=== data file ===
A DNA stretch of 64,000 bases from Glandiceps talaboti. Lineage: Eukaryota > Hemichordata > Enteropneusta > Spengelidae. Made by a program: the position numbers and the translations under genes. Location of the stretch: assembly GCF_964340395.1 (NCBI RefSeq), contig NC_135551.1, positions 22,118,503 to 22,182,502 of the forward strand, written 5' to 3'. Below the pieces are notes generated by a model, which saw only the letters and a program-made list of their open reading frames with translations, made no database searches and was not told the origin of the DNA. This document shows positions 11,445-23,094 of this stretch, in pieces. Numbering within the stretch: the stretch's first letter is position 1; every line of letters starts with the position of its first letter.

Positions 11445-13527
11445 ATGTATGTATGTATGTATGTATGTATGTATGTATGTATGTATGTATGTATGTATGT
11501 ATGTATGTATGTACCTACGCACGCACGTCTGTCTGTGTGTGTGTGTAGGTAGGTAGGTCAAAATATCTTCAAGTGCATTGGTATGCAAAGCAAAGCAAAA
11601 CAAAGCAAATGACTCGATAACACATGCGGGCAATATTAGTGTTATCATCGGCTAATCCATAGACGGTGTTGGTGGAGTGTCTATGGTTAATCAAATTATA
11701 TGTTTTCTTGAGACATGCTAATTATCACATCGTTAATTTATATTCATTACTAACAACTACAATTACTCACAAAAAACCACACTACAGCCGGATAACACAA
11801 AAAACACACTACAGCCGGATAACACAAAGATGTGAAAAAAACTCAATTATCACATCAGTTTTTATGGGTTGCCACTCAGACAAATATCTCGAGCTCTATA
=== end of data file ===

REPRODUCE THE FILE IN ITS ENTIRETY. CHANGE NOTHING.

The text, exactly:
A DNA stretch of 64,000 bases from Glandiceps talaboti. Lineage: Eukaryota > Hemichordata > Enteropneusta > Spengelidae. Made by a program: the position numbers and the translations under genes. Location of the stretch: assembly GCF_964340395.1 (NCBI RefSeq), contig NC_135551.1, positions 22,118,503 to 22,182,502 of the forward strand, written 5' to 3'. Below the pieces are notes generated by a model, which saw only the letters and a program-made list of their open reading frames with translations, made no database searches and was not told the origin of the DNA. This document shows positions 11,445-23,094 of this stretch, in pieces. Numbering within the stretch: the stretch's first letter is position 1; every line of letters starts with the position of its first letter.

Positions 11445-13527
11445 ATGTATGTATGTATGTATGTATGTATGTATGTATGTATGTATGTATGTATGTATGT
11501 ATGTATGTATGTACCTACGCACGCACGTCTGTCTGTGTGTGTGTGTAGGTAGGTAGGTCAAAATATCTTCAAGTGCATTGGTATGCAAAGCAAAGCAAAA
11601 CAAAGCAAATGACTCGATAACACATGCGGGCAATATTAGTGTTATCATCGGCTAATCCATAGACGGTGTTGGTGGAGTGTCTATGGTTAATCAAATTATA
11701 TGTTTTCTTGAGACATGCTAATTATCACATCGTTAATTTATATTCATTACTAACAACTACAATTACTCACAAAAAACCACACTACAGCCGGATAACACAA
11801 AAAACACACTACAGCCGGATAACACAAAGATGTGAAAAAAACTCAATTATCACATCAGTTTTTATGGGTTGCCACTCAGACAAATATCTCGAGCTCTATA